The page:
Rant: Mac OS X is for my 6-year old nephew, Windows is for my sister and Linux is still for the geek, knowing geek > (me+much much good will). But all of them are disappointing when it comes to speed. With all the power in today's laptops, high-clock speeds, multi-core architectures, abysmal-deep pipelines, why can't OSes be just fast? With all the developers, why can't we be granted a better control over configuration/options? I regretted being forced to use Vista on a new laptop, I regretted upgrading from 10.5 to Snow Leopard on my work laptop and Ubuntu 10.04 doesn't display the hyped speed. What' wrong with the OSes wrt speed? Maybe Thom or Kroc can make that the topic of a future article?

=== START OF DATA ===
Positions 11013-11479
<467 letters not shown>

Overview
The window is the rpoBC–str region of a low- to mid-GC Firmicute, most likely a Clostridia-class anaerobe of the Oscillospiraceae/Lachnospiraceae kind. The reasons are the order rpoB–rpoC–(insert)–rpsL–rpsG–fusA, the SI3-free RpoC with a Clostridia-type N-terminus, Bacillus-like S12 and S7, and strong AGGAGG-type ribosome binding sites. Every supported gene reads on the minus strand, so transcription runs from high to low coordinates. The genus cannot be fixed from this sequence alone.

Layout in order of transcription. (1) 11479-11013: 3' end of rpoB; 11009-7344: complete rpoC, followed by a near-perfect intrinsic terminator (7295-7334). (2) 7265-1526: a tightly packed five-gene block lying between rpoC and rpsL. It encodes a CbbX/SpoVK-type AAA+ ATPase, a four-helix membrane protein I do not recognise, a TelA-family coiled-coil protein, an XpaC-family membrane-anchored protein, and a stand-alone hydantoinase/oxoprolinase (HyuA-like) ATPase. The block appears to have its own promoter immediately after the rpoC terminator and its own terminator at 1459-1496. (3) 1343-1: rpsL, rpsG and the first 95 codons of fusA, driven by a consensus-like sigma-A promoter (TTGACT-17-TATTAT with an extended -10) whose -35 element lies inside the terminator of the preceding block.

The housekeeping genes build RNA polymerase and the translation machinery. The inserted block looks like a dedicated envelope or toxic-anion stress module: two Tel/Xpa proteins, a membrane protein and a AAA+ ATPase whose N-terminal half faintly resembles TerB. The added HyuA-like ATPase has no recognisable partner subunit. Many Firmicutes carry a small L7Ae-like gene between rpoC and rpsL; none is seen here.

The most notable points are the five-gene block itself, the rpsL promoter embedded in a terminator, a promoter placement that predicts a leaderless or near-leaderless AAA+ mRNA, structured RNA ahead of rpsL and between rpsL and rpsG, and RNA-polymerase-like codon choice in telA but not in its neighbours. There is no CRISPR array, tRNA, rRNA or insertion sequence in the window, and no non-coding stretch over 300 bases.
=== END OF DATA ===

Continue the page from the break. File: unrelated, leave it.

Just for the anecdote, when I bought the Acer laptop in 2003, I had a 1999 133Mhz Olivetti running W95. I remember making the experiment of starting both laptops at the same moment, the Olivetti booted faster than the Acer running XP. Office 95 launched faster than Office 2003 on the Acer. I wouldn't go back using it but anyway, too bad the AC adapter went dead.

I'm waiting for a real revolution in reactivity of systems today, including mobile ones. When hearing that a Palm Pre takes a ludicrous 100+ seconds before booting, I start thinking that the revolution may not happen in my lifetime (unless a quantic computer comes to life, but I'm pretty sure hardware makers and developers will find a way to screw it up). My 6110 Navigator takes 20 seconds including the Nokia animation and the carrier's animation, and I can start dialing a number right away but it still seems too long. More than my Amstrad CPC 6128 in its time.

Reply Score: 1